Editors' pick

Kangaroo Boxing Club

$$$$ ($15-$24)
A brick and mortar barbecue joint from the guys behind the PORC food truck.
Monday through Thursday: 5 p.m.-2 a.m.; Friday
5 p.m.-3 a.m.; Saturday
11 a.m.-3 a.m.; Sunday
11 a.m.-2 a.m. Kitchen hours till 11 a.m. most nights.
(Columbia Heights)
Columbia Heights (Green and Yellow lines)

Editorial Review

Right price at a hoppin’ place
By Justin Rude
Friday, October 19, 2012

Kangaroo Boxing Club, a young barbecue restaurant and bar from the guys behind the PORC food truck, has some things in common with many of its recently opened peers. It has a dark-tavern feel and a beer list heavy on local brews. It’s serving of-the-moment cuisine with its mix of barbecue and American comfort-food classics, and it’s in a cool, up-and-coming neighborhood. But unlike at many other hot new spots, which hit heavy with $15 cocktails and entree-priced small plates, the dining experience at this 11th Street NW restaurant doesn’t involve sticker shock.

According to co-owner Josh Saltzman, who launched the PORC (Purveyors of Rolling Cuisine) food truck with Trent Allen in early 2011, gentle pricing was part of the plan.

“We wanted it to be a place you could come and hang out two or three times a week without breaking the bank,” says the restaurateur. “Our goal was to have entrees in the eight-to-12-dollar range. It keeps it a neighborhood place.”

The lower prices don’t lead to smaller plates. The Three Little Pigs platter ($13) comes with a pile of moist and smoky pulled pork, slices of Virginia ham, house-cured bacon and a choice of two sides. I like the slightly tangy mac and cheese and the maple-butter-slathered cornmeal johnny cakes. By bringing something a little rich, creamy or sweet, these sides help balance some of the inherent saltiness of the main event.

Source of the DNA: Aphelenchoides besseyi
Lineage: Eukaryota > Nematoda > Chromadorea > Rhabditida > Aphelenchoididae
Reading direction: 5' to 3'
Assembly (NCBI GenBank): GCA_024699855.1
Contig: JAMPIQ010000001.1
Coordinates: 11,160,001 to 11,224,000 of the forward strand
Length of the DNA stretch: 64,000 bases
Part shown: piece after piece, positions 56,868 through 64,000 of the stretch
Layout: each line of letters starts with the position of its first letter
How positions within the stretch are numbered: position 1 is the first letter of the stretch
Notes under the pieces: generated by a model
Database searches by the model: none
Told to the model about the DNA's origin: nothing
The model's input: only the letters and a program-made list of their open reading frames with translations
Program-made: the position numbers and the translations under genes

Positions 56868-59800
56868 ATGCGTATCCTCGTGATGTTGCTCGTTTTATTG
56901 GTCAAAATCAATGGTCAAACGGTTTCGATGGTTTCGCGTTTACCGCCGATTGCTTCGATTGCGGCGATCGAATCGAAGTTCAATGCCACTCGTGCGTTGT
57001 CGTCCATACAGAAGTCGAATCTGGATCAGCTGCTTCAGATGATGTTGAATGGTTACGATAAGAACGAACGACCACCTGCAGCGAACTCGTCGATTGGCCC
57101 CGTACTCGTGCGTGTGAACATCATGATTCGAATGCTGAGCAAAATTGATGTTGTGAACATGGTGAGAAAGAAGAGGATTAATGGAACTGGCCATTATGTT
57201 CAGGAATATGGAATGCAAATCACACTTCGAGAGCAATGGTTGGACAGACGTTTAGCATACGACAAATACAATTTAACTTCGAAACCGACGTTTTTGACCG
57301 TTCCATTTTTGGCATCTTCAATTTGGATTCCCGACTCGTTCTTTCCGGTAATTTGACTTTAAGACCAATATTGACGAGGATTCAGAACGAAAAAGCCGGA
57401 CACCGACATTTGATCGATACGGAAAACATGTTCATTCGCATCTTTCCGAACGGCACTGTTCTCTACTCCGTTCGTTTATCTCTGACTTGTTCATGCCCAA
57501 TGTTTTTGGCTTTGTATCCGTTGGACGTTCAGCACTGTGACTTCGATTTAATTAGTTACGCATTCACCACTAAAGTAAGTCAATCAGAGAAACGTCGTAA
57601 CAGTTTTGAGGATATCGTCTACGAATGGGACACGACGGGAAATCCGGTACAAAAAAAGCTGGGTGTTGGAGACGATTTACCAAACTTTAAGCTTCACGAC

Pulled pork is by far the restaurant’s biggest hit, and Saltzman and his team also make an admirable pastrami. The hand-cut brisket is smoked slow, cut thick and served with a Guinness mustard. Like much of the menu, it’s the product of patience and trial and error. Saltzman took on the project when he couldn’t find a good pastrami sandwich after moving to D.C. from Ann Arbor, Mich.

“About $500 worth of brisket later,” he says with a laugh, “Trent and I were just starting to figure it out.”

One of the restaurant’s most compelling dishes is meat-free. The “veg ‘n’ egg” is a bowl of quinoa, roasted beets, carrots, mushrooms and spinach topped with a fried duck egg. The quinoa adds heft to the bowl, while a drizzle of vegan barbecue sauce gives a complementary zip to the richness of the egg and ties it to the rest of the menu. One of a handful of meatless options, the dish was added to serve the neighborhood’s vegetarian population and, perhaps more crucially, the owners’ girlfriends, both of whom steer clear of meat.

The timing of your visit determines whether Kangaroo Boxing Club feels more like a bar or a restaurant. In the late afternoon and early evening, there are families happily gathered around plates of barbecue. But go later at night -- or during Michigan football games -- and the atmosphere is decidedly pub-like.

“This is a good place for Michigan fans,” Saltzman says, because “three-quarters of the owners are graduates.”

A twist of fate brought the PORC truck and the restaurant in the District. Saltzman and Allen had planned to open the truck in Ann Arbor, but a change in that city’s mobile vendor licensing laws sent them in search of new territory.

Landing in D.C. is “the best decision we ever made,” Saltzman says. “Thank God Ann Arbor denied us.”